MakerBot, which in the past made wooden 3D printers and sold them as kits, has moved into the contentious prosumer marketplace with the MakerBot Desktop 3D printer. Other preassembled personal printers include the BotMill Glider 3.0 and UP! Personal Portable 3D Printer.
And, if you want to see some amazing uses of 3D printing including creating solar panels, concrete walls, or toasted designer bread, check this out.
AM and the Mainstream
Corporations have been using 3D printing to create prototypes for decades. But just recently, with the introduction of new, high performance polymers and metal-based systems, production runs of geometrically complex parts in the automotive, aerospace, medical, dental and other industries are rapidly becoming more commonplace.
Another indication that AM is going mainstream is the attention it’s receiving from the government. For example, in August we ran a story titled “Stratasys and Oak Ridge National Lab Team Up to Launch an Additive Manufacturing Revolution,” in which Jeff DeGrange, the company’s VP for direct digital manufacturing says, “Throw away all your traditional design and assembly rules for manufacturing. New design handbooks will have to be written – all the old approaches just aren’t relevant anymore.” It appears that preserving the status quo, something governments are inordinately fond of, is under siege.
One other example: The U.S. Department of Commerce and Department of Defense, have asked the Society of Manufacturing Engineers to play a major role in the new National Additive Manufacturing Institute. The institute is a partnership between dozens of companies, universities and NPOs in Ohio, Pennsylvania and West Virginia. The stated goal of the initiative is to “increase the successful transition of additive manufacturing technology to manufacturing enterprises within the United States.”
SME’s role will be center around technology transition and dissemination as well as education and training. This will come naturally to SME – the organization has been involved in the technology since the 1980s with its Rapid Technologies & Additive Manufacturing Community and organizer of the RAPID Additive Manufacturing Solutions event, one of the top annual conferences to focus on additive manufacturing and 3D imaging. The RAPID 2013 event will take place June 10-13 in Pittsburgh next year.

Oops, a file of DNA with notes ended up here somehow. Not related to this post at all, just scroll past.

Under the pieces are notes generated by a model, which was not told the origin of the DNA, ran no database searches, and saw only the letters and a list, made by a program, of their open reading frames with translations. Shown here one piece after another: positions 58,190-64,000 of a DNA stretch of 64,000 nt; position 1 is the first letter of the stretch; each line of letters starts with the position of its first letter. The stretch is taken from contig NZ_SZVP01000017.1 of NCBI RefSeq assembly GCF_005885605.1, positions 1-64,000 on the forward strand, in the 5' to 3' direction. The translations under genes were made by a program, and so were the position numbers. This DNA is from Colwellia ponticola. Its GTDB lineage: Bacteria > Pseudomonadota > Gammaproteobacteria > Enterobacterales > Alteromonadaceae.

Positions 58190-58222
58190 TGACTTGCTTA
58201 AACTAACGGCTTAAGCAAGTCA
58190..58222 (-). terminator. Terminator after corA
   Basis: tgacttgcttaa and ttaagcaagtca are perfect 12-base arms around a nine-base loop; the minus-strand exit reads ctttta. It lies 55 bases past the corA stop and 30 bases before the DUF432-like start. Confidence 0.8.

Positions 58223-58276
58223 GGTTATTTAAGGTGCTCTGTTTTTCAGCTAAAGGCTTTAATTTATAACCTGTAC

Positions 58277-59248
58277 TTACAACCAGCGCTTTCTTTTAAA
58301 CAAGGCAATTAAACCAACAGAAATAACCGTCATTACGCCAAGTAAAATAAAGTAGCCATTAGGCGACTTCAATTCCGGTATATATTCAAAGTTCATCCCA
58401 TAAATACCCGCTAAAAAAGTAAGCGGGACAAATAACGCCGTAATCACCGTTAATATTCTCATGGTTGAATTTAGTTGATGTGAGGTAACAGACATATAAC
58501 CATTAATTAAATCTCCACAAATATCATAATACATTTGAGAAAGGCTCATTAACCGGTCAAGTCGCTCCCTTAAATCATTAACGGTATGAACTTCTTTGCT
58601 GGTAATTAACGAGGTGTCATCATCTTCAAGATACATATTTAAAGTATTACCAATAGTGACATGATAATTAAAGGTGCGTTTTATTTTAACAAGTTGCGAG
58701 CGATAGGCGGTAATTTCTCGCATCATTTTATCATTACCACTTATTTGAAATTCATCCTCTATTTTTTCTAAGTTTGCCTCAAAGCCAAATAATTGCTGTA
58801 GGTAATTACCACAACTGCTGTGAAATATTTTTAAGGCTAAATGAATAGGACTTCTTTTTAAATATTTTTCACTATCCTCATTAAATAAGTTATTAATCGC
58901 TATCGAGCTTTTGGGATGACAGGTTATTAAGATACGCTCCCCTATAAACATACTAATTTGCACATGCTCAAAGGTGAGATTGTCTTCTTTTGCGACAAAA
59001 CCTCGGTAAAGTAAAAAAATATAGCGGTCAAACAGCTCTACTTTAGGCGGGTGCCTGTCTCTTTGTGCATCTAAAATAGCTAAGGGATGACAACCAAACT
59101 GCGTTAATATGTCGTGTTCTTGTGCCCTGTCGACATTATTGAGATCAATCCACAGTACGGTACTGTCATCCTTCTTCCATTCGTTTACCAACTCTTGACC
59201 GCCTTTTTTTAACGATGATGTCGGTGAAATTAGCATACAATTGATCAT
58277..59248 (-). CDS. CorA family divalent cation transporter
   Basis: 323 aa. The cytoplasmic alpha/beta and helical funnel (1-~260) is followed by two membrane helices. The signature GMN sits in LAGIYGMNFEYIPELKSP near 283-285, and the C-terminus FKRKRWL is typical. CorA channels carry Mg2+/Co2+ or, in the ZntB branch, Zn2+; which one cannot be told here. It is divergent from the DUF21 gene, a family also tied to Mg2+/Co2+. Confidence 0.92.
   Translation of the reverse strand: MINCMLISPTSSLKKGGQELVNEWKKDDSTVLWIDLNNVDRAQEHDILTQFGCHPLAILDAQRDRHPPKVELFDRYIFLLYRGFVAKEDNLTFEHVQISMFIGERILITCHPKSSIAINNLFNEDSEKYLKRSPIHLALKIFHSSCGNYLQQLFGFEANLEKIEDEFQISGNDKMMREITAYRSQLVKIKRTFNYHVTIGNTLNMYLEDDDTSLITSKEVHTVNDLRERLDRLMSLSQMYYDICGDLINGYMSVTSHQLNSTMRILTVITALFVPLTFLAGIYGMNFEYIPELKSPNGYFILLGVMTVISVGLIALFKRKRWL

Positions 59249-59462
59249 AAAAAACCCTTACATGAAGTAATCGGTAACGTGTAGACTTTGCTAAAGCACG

In the meantime, suppliers of additive manufacturing services are beefing up their inventory of 3D printing machines, ranging from huge printers capable of handling large, complex geometries to small desktop systems for prototyping and limited production runs.
In’Tech’s aggressive acquisition strategies, which sparked this whole discussion, are typical. With the merger, the company’s complement of machines in its In'Tech Rapid Prototyping & Additive Manufacturing Center includes three 3D Systems iPro 9000 SLA production printers, five 3D Systems iPro 8000 SLA production printers, six 3D Systems Viper Si2 SLA systems, one Objet Connex500 3D printer, two Objet Connex350 3D printers, one Objet Eden500 3D printer, one Objet Eden333 3D printer and one Stratasys Titan 3D production system. All this housed in an 8,000 sq. ft. climate controlled laboratory. In the past, In’Tech focused on the dental and hearing products industries. Now the company is positioning itself to take full advantage of the additive manufacturing boom that seems to be underway and bring new products to market across a broad range of industries.
Now, all of us who have been involved with technology over the years have seen the boom and bust cycle happen over and over again – consider the predictions of the “paperless office” many decades ago or the dot-com bubble which burst at the turn of the century. It's encouraging that additive manufacturing, like a tree with deep roots, has thirty years of successful and steady development to support and sustain a substantial growth spurt.
As Terry Wohlers commented in a September 15 blog, “Now could not be a more exciting time to be a part of this exciting industry.”